I have recently coded my first Telegram bot and I have been searching for a way to announce the users that interact with it about the new features that are being added to the bot. It seemed like the best solution for my problem was to store every user’s chat id and to send the update message via Telegram’s API.
Searching on the internet, there were few articles, talking only about the way of sending a simple message to a SINGLE user by running a simple Python script, so I decided to do it myself.
I started my little project from a piece of code found on Medium (https://medium.com/@ManHay_Hong/how-to-create-a-telegram-bot-and-send-messages-with-python-4cf314d9fa3e). The problem is that you need to know the chat ids of all the users that you want to message. The bot needed a database.
My Telegram bot is hosted on Heroku, a really good platform for hobbyists and small teams, so I had to choose between Heroku PostgreSQL and Heroku Redis (two add-ons offered by the platform as a way to store data in a DB). The reason I stuck with Redis is obvious: the bot only needed to set a key (with the name as the user name of the Telegram user interacting with it) and its value (which in our case would be the chat id).
The plan is simple: whenever a user starts the bot, it would get its user name and its chat id and would save them in the Redis DB. Then, when we would want to send the update message to the users, it would only be enough to get the values of all the keys and send the announcement to every one of them.
Please note that, if a user sends the /start command twice, the bot won’t save the key twice, so that the script will not send the message twice to the same user.
Note: This bot was coded in Python 3.6.9, using the python_telegram_bot library.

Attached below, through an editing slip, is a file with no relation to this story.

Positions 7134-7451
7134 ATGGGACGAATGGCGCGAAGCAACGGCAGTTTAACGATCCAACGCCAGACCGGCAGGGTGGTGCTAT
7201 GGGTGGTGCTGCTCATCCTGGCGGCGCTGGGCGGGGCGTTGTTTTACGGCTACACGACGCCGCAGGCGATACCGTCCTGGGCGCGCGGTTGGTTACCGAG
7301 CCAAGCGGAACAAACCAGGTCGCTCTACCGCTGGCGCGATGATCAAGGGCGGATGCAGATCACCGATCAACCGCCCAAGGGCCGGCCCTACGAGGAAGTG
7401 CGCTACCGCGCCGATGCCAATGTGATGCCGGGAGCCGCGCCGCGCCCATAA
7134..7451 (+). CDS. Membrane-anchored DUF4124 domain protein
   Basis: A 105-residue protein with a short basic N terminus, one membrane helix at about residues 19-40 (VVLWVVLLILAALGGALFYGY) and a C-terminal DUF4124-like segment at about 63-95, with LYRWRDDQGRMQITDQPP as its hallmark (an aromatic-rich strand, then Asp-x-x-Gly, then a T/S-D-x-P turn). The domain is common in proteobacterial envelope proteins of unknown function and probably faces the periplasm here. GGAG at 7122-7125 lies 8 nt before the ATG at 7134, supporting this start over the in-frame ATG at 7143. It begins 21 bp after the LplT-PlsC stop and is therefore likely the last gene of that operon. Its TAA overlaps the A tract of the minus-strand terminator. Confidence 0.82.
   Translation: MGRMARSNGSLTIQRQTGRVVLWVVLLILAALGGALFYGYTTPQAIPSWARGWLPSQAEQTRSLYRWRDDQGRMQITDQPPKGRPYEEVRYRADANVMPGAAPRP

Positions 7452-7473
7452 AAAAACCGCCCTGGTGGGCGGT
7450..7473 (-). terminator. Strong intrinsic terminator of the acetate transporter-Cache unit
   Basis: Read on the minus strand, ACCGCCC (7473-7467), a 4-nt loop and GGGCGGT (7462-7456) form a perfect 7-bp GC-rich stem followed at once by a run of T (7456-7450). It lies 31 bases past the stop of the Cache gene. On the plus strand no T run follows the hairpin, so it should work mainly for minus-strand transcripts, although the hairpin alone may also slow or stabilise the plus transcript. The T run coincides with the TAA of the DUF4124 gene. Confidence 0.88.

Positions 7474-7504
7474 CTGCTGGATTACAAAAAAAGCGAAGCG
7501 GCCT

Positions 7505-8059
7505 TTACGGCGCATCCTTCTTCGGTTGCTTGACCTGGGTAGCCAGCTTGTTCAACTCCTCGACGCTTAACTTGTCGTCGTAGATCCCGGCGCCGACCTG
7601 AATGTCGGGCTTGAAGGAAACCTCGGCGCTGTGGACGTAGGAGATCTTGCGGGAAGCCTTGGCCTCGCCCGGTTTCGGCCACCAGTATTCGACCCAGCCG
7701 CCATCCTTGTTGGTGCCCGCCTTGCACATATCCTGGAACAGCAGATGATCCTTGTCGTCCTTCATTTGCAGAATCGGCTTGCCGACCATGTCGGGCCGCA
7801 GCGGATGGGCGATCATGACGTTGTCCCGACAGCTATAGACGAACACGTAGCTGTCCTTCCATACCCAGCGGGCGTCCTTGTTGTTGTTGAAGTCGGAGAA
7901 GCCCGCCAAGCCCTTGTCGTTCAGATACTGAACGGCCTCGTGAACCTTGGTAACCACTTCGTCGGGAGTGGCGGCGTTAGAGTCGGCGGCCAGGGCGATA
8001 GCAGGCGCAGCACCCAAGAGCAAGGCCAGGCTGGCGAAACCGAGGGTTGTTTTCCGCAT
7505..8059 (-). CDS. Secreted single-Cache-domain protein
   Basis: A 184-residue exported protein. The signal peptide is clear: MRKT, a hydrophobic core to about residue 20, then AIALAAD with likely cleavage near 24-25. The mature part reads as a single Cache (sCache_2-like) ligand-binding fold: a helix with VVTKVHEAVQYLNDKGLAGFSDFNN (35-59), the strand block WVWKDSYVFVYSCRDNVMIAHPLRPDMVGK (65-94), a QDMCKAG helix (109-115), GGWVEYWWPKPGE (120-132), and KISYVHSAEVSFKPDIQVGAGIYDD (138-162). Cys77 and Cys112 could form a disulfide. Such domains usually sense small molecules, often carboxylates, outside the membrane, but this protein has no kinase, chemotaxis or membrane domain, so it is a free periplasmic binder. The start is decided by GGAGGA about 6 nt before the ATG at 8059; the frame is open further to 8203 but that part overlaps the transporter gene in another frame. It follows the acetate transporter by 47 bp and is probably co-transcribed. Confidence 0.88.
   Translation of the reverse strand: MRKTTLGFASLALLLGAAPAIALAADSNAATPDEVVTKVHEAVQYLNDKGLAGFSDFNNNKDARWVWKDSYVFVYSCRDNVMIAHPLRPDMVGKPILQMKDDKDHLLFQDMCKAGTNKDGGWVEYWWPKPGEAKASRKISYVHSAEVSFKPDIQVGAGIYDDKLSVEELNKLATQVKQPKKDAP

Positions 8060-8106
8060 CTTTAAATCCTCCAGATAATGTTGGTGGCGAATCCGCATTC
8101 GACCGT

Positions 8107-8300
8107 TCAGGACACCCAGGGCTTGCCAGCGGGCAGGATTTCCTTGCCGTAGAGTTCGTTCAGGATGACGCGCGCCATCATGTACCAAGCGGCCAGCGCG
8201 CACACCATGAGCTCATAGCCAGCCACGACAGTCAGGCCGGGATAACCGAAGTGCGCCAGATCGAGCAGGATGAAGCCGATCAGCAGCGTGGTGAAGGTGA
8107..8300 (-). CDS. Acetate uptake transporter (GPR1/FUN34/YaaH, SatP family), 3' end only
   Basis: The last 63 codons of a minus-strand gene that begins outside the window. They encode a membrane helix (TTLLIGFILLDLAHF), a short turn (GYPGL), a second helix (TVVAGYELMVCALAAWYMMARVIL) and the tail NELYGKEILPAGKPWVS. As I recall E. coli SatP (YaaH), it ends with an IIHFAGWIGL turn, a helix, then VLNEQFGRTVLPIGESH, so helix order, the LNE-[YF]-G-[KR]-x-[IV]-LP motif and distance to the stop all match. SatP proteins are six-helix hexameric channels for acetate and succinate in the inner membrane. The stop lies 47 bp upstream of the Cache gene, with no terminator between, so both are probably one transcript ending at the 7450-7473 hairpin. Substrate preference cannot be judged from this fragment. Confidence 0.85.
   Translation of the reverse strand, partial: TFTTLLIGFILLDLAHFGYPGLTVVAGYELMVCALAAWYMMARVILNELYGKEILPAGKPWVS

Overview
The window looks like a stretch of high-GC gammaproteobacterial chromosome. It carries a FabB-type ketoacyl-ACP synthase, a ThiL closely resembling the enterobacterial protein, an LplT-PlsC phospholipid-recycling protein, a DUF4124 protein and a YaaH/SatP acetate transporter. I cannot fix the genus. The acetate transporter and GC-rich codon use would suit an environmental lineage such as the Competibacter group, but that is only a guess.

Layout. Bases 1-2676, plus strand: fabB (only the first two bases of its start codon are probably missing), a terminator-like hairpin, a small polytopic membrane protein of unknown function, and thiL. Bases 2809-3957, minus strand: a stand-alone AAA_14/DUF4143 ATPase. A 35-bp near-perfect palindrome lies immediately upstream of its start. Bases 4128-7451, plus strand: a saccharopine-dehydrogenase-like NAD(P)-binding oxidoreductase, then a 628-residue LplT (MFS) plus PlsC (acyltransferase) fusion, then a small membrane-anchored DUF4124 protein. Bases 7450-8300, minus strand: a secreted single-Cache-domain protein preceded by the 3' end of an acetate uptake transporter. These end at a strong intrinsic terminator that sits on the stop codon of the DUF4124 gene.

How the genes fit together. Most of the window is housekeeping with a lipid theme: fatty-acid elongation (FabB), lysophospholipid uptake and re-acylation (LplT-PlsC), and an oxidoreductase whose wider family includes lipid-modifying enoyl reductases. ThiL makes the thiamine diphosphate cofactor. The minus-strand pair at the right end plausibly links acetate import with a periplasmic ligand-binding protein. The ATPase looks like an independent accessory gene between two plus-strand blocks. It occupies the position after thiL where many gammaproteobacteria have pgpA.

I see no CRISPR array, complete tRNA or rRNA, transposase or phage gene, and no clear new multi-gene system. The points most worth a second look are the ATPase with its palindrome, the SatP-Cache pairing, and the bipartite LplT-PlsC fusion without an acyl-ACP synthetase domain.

First of all, install the Redis library by running the command :
pip3 install redis
Import the Redis library in your bot.py code, and then add after the imports:
r = redis.from_url(os.get.environ(“REDIS_URL”)) #if your bot is hosted on Heroku and you installed the Heroku Redis #add-on r = redis.from_url(“YOUR_REDIS_DB_URL”) #general use
In the start function, these should be added:
user_id = update.message.from_user.id (gets user’s id) user_name = update.message.from_user.name (gets user name) r.set (user_name, user_id)
For the Python script that is used to deliver the messages, you also need to install “requests” by running:
pip3 install requests
After you add all of these, you can send your message to those users by executing this:
Note: The message_bot.txt should be the file containing the message (it can have emojis 😀). It also has to be in the same folder as the .py file
Note: Replace with your Telegram bot token and “YOUR_REDIS_DB_URL” with your DB url.
We get all keys in the Redis DB, and we get all of their values. After requesting the Telegram API to send the message to the user, we will get the response in a JSON format, so we can see if there were any errors.
I hope you found what you were looking for when reading this article.